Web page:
Restrictive covenants How do they affect employees, trade secrets and non-competes?
31 October 2022
Trade secret and employee mobility advice and litigation have grown to play a significant role in a world where private information is more and more frequently exchanged and kept digitally.
Employees work remotely, use mobile devices for work while traveling, share files using cloud storage services, use wikis to collaborate with colleagues across offices and businesses, and are always on the go. Due to this, it has become difficult for businesses to keep their trade secrets safe as well as for individuals to refrain from obtaining or using the trade secrets of other businesses.
In some cases, this is where restrictive covenants come in, or a clause that limits an employee from certain actions within a certain time limit after leaving the organization. The main purpose of this clause is to prevent an employee from exploiting organization’s intellectual property, customer data for the benefit of competitors.
In Vietnam, the Vietnam Civil Code and the intellectual property law generally recognize types of restrictive covenants.
“Nonetheless, it does not mean all types of restrictive covenant are legally valid,” says Tran Chau Hoai Han, an associate and IP team manager at Apolat Legal in Ho Chi Minh City. “The labour laws provide the implicit boundaries for some types of employment restrictions. For example, in the past, most courts and state authorities in Vietnam have a strict view on the validity of a promise of an employee not to work for competitors (non-compete clause). In particular, courts’ point of view is that this type of clause violates the principles provided in Article 15.2 of the 2019 Labor Code, which allows the employee the ‘freedom to enter into a labour contract which is not contrary to the law, the collective labour agreement and social morality’. In June 2018, the HCMC People’s Court ruled one of the first cases in which enforcement of a non-compete clause was tested and accepted. However, the future of non-compete clauses is still unpredictable.”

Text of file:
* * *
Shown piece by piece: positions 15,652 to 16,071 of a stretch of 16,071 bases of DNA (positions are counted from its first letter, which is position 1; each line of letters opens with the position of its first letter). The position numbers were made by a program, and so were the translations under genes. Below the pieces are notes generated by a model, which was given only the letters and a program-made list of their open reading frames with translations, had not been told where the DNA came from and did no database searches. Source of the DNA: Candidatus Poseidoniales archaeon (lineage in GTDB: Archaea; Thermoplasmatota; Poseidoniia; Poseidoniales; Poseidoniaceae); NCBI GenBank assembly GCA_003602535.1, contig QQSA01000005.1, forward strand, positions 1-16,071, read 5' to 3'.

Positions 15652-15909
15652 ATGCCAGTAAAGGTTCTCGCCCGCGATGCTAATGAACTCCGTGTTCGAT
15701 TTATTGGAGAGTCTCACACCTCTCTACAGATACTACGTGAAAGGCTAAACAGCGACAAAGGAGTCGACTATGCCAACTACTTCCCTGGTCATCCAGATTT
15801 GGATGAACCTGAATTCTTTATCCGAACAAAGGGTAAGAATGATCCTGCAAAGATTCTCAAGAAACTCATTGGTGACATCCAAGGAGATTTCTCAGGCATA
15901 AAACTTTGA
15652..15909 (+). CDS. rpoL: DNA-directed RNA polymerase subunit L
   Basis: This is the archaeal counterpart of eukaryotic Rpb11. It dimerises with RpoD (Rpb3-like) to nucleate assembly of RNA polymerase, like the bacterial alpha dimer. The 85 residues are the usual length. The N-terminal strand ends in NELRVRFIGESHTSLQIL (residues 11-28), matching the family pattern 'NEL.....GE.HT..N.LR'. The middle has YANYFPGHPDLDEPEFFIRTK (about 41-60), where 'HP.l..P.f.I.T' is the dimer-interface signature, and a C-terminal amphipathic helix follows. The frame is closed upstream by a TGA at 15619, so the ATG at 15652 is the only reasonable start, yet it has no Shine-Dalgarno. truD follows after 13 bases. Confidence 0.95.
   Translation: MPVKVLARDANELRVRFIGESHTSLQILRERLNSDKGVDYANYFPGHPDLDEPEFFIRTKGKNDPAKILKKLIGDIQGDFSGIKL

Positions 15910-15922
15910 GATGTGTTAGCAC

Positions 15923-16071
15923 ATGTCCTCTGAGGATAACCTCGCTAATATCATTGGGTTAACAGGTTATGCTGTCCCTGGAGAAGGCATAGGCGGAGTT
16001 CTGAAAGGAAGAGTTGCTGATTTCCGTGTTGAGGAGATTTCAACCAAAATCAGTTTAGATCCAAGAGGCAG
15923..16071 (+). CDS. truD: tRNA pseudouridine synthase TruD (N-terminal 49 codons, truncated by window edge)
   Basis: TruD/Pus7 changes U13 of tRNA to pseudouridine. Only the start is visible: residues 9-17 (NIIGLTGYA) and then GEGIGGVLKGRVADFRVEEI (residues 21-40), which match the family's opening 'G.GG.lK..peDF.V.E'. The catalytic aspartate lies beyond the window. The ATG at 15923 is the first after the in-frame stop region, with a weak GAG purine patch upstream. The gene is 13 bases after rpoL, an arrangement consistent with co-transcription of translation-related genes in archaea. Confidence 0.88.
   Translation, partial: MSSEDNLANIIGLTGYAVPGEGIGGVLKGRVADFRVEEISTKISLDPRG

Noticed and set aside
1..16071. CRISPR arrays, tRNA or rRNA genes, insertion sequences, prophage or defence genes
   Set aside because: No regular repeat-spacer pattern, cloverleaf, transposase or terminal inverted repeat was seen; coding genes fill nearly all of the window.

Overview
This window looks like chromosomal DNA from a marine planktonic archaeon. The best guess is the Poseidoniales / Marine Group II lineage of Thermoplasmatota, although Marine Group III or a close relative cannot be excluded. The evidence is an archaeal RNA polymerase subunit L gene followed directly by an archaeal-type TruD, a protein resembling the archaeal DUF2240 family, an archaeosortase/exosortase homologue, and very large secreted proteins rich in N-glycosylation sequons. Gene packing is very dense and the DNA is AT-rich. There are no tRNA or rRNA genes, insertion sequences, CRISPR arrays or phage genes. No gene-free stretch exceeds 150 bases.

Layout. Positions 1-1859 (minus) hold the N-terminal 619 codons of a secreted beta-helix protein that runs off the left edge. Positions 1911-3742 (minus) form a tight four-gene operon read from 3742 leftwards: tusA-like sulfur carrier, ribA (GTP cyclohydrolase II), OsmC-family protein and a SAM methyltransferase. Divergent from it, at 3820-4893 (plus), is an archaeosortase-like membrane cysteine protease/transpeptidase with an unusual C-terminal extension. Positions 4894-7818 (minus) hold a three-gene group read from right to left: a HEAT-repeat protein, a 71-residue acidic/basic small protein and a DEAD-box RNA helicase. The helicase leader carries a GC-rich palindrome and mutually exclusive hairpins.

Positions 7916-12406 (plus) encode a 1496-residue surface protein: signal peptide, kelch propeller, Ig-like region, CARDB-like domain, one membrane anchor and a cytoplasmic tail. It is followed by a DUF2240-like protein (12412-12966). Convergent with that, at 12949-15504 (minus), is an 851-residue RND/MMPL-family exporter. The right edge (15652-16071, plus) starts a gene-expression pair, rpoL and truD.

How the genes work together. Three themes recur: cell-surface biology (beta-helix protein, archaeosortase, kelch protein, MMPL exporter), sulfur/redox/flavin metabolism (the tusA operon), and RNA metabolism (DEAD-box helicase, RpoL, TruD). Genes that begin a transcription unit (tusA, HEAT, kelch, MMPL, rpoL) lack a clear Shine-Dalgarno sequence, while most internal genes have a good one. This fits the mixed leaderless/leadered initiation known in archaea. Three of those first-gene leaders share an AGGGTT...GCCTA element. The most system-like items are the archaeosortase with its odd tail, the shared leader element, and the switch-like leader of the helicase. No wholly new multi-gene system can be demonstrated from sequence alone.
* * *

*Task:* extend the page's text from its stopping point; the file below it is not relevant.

He added that although restrictive covenants are common in today’s business environment, certain types of this clause, for example a non-compete clause, involve complex legal issues and strategic decisions.
“For the avoidance of strict consideration under labour laws, employers may request their employees to enter into restrictive covenants as stand-alone agreements rather than embedding a restrictive covenant in employment contracts,” he says. “In this case, the court would likely consider the provisions as a civil agreement under the civil law instead of labour limitations under the labour law. Employers can also offer additional consideration to employees signing restrictive covenants. Furthermore, the period of validity and the scope of application of the restrictive covenants should also be limited to a reasonable time and scope.”
Best practices and employee misappropriation
In dealing with employee contract and non-competes, partners Jackie O’Brien and Alexandra Shields at Norton Rose Fulbright in Sydney both say that the best practices are three-pronged.
“Get it right from the establishment of the employment relationship,” says O’Brien. “Have clearly drafted contractual obligations and proper policies governing the identification of confidential information and its use, storage, disclosure and that it is clear that the obligations continue following termination.”
She adds that during the employment relationship, it is important to foster a culture of respect for the organization’s confidential information and intellectual property.
“Be mindful of how information travels in and out of the organization especially through remote and hybrid working arrangements and the proper use of technology,” she says. “Keep and maintain an IP register and make compliance with the organization’s practices in relation to identification and protection of intellectual property and confidential information a part of regular training and compliance protocols.”